This suite is taken from the album, Existential Doubt, which I released in April of 2021. It transcribes and adapts the first, second, and fourth track. The music is moody and probing. There are questions, uncomfortable visions, and a fixation with a sense of dread. The music is not apocalyptic or post-apocalyptic, but rather more worrisome than fatalist.
As long as I can remember, there has been real concern about the direction in which humanity is heading. When I was young, the focus seemed to be on nuclear war and overpopulation. Today, the concern seems to be more about climate change, which is maybe less immediate or glamorous, but no less apocalyptic. Maybe this sort of doubt is somewhat endemic to the species, centering around the subject du jour. I don’t know. Civilization certainly brings compromises and stresses that were not as present in a more rural, peaceful, or stable lifestyle, and it has been doing so for thousands of years.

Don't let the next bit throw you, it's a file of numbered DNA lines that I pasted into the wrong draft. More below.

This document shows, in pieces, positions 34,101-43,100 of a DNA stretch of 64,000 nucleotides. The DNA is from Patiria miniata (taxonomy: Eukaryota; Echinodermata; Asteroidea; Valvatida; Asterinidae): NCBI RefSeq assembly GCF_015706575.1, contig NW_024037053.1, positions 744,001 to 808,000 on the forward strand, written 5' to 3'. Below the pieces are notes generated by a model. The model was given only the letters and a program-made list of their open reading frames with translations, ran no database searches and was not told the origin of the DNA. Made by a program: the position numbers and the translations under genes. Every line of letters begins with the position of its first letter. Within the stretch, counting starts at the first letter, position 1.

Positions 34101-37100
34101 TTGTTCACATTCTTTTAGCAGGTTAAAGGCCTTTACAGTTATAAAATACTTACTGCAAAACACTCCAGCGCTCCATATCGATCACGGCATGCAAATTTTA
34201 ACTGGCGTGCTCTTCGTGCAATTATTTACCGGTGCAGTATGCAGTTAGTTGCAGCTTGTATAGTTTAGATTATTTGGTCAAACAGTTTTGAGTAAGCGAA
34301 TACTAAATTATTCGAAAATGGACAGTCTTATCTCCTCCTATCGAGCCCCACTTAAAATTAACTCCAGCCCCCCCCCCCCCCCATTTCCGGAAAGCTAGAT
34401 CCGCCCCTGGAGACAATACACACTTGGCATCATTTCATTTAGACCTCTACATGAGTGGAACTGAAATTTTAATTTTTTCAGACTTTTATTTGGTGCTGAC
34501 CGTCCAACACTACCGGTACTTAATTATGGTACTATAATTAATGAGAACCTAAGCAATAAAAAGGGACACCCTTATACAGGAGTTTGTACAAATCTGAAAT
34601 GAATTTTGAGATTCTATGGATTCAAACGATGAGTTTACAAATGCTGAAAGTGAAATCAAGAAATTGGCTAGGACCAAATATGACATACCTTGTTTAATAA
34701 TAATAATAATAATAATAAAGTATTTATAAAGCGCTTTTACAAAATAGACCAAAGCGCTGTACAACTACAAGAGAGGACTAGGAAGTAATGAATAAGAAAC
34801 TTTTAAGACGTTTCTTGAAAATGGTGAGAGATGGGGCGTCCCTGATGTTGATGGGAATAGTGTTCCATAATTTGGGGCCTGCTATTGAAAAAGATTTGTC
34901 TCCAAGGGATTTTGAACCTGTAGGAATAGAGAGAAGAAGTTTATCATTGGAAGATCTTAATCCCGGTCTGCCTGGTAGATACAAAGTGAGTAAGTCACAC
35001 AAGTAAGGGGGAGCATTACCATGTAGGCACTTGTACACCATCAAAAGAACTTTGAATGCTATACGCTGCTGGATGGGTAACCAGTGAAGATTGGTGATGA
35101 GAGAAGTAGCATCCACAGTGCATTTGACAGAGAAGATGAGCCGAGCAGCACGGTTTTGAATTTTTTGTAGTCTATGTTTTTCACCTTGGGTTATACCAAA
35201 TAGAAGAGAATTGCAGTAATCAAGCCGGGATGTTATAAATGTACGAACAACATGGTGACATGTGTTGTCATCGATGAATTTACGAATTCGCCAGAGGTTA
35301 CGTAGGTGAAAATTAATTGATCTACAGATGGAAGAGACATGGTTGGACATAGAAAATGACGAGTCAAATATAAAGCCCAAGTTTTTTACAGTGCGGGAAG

Maybe it is just the added concern from the COVID pandemic, which is still raging, but the present level of real consternation over our future seems more widespread lately. In this suite, I try to deal with this angst from both an intellectual and emotional point of view. Though there are many who are convinced, or at least hopeful, that technology will bale us out of our present crisis, others are daring to look over the edge and imagine what it might be like on the other side. The possibilities and emotional impact are not always pleasant, nevertheless we carry on, but hopefully we engender an enlightened sense of environmental commitment..
The first movement is marked by worrisome probing. It’s aching unanswerable questions linger beyond the final bar.
The second movement is a moody scherzo of sorts, an oxymoron. It is an unsettling vision of life during upheaval. It also offers the hope of honoring relationships, a focusing of more important values.
The third movement is about the inevitability of reckoning. None of this is going away, no matter what the diversion.